In my view it’s all too easy for emails to be authenticated in courts.
Emails can be spammed, altered, and a lot of other things, including cut-and-paste which is all too common.
Here is a note from Prof. Colin Miller about a case* in Texas that appears to take a somewhat decent approach in questioning how easy it is to fake or manipulate emails “printouts.”
According to the court,
Electronic evidence may be authenticated in a number of different ways….Printouts of emails have “been admitted into evidence when found to be sufficiently linked to the purported author so as to justify submission to the jury for its ultimate determination of authenticity.”…With regard to printouts of emails, the Texas Court of Criminal Appeals has instructed “[t]hat an email on its face purports to come from a certain person’s email address” is typically not sufficient to support a finding of authenticity without additional links.
Applying this standard, the court concluded that
In this case, the victims’ mother denied sending Chin the email in question, and the only link between the victims’ mother and the email was the email address. When discussing the admissibility of the evidence at trial, the trial court determined that Chin had not met his threshold burden, noting:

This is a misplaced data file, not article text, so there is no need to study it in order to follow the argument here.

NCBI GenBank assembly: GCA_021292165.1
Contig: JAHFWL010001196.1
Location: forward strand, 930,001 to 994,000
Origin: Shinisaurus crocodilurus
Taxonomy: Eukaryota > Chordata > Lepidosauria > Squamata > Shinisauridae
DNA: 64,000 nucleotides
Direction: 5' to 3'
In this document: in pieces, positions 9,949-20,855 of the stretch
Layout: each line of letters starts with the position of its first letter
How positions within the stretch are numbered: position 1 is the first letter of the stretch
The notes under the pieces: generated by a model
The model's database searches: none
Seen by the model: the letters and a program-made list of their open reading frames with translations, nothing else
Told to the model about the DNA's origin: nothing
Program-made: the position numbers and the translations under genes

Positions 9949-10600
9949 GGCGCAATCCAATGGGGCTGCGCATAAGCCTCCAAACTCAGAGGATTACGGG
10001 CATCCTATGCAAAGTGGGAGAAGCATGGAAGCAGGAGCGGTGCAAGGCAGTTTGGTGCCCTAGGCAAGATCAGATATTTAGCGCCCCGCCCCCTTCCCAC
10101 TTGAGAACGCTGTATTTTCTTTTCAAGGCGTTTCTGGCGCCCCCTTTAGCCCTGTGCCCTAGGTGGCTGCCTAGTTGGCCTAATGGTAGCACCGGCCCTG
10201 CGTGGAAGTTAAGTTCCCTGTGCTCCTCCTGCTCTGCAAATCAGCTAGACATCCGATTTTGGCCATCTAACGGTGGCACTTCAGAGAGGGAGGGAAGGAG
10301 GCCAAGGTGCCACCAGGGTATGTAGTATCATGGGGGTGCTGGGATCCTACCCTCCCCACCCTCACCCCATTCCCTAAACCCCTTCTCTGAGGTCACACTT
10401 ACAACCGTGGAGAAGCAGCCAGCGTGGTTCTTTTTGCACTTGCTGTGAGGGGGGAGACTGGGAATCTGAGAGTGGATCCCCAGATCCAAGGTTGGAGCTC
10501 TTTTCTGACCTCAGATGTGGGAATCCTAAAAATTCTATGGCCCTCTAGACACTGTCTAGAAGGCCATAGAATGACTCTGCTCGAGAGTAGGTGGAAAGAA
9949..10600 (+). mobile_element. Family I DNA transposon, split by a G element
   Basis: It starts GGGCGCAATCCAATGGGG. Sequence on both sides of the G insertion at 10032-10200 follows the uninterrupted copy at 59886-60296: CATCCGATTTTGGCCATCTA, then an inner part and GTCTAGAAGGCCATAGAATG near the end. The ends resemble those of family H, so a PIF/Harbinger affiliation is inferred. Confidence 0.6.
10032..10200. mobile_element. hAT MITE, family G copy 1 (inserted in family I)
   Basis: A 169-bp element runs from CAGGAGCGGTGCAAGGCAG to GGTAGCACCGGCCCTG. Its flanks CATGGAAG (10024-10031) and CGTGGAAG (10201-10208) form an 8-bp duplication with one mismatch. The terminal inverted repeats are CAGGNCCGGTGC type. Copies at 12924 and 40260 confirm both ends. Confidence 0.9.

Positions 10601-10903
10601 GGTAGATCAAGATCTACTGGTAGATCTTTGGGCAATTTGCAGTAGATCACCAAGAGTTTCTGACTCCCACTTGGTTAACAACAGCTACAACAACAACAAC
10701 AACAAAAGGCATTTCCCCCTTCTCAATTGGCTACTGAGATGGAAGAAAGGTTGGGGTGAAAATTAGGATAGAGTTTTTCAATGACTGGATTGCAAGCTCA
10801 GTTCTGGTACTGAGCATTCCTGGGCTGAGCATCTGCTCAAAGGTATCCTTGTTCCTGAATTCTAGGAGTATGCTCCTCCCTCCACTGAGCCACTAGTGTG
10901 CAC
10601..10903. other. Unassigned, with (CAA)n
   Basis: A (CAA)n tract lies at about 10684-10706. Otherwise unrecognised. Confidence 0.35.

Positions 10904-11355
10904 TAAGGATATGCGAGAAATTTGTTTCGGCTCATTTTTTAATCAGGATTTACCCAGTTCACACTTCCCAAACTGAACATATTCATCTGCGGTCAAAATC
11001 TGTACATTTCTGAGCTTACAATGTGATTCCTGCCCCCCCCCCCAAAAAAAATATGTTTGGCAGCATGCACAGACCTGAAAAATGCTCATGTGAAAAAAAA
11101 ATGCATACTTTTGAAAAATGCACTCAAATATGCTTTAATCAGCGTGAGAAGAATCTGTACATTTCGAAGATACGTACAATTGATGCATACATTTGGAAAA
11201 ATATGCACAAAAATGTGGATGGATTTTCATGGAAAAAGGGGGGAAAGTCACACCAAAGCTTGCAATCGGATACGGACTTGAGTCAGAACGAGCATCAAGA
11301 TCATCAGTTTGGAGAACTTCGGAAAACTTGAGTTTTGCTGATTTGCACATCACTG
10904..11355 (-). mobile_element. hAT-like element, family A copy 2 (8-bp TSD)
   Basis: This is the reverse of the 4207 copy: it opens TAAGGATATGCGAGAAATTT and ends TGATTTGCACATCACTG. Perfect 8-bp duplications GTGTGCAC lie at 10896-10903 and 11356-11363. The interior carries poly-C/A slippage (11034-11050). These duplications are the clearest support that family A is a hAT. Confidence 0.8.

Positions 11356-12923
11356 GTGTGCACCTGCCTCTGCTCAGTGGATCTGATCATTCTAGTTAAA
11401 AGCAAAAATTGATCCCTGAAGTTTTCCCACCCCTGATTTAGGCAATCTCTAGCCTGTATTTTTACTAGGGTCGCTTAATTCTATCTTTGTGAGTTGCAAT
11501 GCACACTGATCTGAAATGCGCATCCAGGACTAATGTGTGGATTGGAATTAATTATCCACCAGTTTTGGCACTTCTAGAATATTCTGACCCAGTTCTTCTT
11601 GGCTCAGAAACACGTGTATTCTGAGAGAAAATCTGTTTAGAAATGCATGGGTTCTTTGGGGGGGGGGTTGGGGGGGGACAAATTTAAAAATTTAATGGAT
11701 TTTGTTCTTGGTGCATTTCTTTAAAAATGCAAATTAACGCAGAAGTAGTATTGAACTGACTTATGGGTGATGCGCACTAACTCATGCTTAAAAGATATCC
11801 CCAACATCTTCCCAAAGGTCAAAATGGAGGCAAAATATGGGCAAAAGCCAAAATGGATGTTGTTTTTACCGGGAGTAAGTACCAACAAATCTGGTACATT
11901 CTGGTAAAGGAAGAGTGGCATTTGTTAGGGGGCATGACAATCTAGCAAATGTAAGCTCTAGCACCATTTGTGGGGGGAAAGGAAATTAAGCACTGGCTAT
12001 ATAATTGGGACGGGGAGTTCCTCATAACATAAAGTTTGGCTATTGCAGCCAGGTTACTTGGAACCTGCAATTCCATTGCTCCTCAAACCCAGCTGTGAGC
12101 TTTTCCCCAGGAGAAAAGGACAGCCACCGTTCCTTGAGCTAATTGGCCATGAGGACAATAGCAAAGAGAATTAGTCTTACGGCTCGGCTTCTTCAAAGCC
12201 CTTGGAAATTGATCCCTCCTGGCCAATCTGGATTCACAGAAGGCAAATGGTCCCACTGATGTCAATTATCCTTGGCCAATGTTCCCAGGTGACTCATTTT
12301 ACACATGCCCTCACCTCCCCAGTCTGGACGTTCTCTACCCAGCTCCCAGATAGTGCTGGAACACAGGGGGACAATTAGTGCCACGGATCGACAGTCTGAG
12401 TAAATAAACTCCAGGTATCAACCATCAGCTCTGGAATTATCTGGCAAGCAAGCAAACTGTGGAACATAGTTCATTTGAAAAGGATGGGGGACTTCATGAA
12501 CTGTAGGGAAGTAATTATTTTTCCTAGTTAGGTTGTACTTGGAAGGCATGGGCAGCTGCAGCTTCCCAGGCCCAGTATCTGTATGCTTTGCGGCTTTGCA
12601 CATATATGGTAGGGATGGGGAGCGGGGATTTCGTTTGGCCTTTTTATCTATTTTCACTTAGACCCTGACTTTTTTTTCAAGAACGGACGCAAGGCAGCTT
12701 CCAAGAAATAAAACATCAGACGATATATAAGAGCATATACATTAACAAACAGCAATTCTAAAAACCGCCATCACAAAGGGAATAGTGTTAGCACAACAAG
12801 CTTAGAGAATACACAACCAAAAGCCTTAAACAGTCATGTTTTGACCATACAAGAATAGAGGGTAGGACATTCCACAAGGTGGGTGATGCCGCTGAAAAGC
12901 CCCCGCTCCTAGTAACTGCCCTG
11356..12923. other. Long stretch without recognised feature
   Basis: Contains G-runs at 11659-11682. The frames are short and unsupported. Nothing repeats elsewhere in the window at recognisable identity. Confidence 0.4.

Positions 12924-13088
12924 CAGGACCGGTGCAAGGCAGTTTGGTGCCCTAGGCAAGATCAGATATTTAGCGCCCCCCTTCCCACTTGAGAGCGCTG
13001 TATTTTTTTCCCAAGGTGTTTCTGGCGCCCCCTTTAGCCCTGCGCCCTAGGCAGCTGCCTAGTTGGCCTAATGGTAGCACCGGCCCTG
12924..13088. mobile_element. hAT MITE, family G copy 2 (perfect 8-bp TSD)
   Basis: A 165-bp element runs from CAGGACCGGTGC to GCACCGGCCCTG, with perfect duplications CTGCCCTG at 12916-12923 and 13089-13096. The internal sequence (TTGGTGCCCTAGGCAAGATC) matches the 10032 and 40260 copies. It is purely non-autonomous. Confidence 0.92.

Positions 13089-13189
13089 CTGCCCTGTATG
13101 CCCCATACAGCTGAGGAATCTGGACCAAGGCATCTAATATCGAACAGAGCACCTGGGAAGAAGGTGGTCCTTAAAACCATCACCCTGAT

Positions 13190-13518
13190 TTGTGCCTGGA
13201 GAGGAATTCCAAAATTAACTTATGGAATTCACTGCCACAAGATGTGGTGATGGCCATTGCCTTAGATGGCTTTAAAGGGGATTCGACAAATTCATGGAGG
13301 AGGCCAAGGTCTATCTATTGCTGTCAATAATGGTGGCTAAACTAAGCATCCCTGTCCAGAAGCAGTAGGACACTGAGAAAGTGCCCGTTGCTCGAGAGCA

Because it looks to me like it’s very possible that somebody xeroxed one thing on top of another. And you cannot say that’s an original. And she’s denying that she ever did it.
So unless you have some record that’s going to be more authentic than that, then I’m not allowing that. I can go back there right now and take my email and cut off the to and the from and then place it over another statement and xerox it. And that doesn’t mean that that’s an authentic e-mail.
Because the only link between the email in question and the victims’ mother was the email purporting on its face to have been sent from her email address, the trial court did not abuse its discretion in excluding the email from evidence[.]